Uber and Lyft are obvious alternatives. You can probably get a signup bonus if you’re one of the five people who hasn’t used them before (there’s usually airport advertising at LAS for 5 $10-off rides from Lyft, for example). And a ride anywhere on the strip during normal traffic is likely to be $10 or less.

Taxis are also available, anything from a Prius to a luxury crossover, albeit at twice the price of Uber or Lyft. If you’re in a hurry or your phone is dead, they’re a viable option.

Depending on where you’re staying, you may find one or more of the “public transportation” options useful as well.

  • The Las Vegas Monorail ($5/one-way ride, day passes from $12/day to $56/week) will take you from MGM Grand to SLS Las Vegas with a number of stops at other resort hotels along the way.
  • If you prefer to go down the middle of the Strip, the Deuce and SDX bus lines run every 15-20 minutes, and cover far more of Las Vegas (including the outlet mall and the Fremont Street Experience) in case you want to get off the Strip. Fares run from $6 for 2 hours, $8 for 24 hours, or $20 for a 3-day pass.
  • There are also shorter proprietary-but-free tram lines available. One covers Aria/Crystals to Bellagio (three stops), and one covers Excalibur/Luxor/Mandalay Bay (three stops).

And depending on your health and tolerance to heat and/or smoke, walking is a great option (especially if you use a fitness tracker). Getting from Signature at MGM Grand to the Shark Reef (far end of Mandalay Bay Convention Center) is about a 30 minute walk, most of it indoors. You will need to watch out for the sometimes-confusing signage sometimes, but after thirty or forty times you’ll get the hang of it.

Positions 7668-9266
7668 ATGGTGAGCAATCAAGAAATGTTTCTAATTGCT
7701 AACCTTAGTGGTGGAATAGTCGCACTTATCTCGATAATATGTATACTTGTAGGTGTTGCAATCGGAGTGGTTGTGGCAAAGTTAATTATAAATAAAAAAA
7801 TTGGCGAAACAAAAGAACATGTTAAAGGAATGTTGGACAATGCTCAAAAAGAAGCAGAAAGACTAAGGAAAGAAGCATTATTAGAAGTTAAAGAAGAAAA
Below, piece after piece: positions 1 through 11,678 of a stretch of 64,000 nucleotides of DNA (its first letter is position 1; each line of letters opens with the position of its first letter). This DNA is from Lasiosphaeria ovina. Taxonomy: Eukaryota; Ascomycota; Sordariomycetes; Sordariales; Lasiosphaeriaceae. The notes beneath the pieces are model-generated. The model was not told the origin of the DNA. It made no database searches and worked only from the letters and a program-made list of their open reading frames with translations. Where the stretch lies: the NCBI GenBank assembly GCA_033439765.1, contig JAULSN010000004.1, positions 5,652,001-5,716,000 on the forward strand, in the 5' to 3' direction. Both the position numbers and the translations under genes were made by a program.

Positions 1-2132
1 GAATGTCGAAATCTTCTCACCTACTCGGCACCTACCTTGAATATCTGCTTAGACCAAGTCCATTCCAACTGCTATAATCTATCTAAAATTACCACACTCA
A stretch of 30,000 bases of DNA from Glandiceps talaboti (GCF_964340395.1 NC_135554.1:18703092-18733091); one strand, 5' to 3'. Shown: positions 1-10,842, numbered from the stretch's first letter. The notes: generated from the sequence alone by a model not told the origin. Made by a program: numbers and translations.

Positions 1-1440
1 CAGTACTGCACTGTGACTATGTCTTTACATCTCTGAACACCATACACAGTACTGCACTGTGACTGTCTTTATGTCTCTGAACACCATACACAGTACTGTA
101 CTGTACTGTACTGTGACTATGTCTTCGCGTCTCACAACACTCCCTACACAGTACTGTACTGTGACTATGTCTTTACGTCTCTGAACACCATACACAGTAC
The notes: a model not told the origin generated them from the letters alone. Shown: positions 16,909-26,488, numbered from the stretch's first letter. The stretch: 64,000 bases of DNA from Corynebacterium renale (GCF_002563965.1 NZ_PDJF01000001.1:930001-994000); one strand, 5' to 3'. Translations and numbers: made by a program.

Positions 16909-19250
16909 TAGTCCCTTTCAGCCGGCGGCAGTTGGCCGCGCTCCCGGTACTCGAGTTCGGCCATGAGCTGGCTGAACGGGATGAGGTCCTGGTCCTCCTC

Consider creature comforts when choosing your hotel

You may not always have a lot of choice when picking a hotel, especially if you have corporate travel restrictions, but check out some of the options that may have a more home-like atmosphere in some ways.

For example, several hotels (such as Vdara, Signature, and Delano) offer refrigerators and even cooktops/microwaves in their rooms by default. If you’re on a budget for food, you could stock up on breakfast and snacks and keep them in your fridge, instead of hitting the food courts. Some of these also have coffeemakers, good for those of us who have trouble getting started in the morning.

You’ll also likely find a shorter line for coffee or snacks at some of the less mainline hotels, even if you’re not staying there. Drop in to the lobby at Vdara for example, for a grab-and-go breakfast or lunch or some groceries. If you wait to get to the Starbucks closest to the convention itself (i.e. the walkway between Mandalay casino and the convention center), you’re going to have a bad time.

Also remember that there are a lot of mainstream options along the strip, including drugstores (CVS and Walgreens, a couple of each in fact) for picking up sundries, personal supplies, and even souvenirs.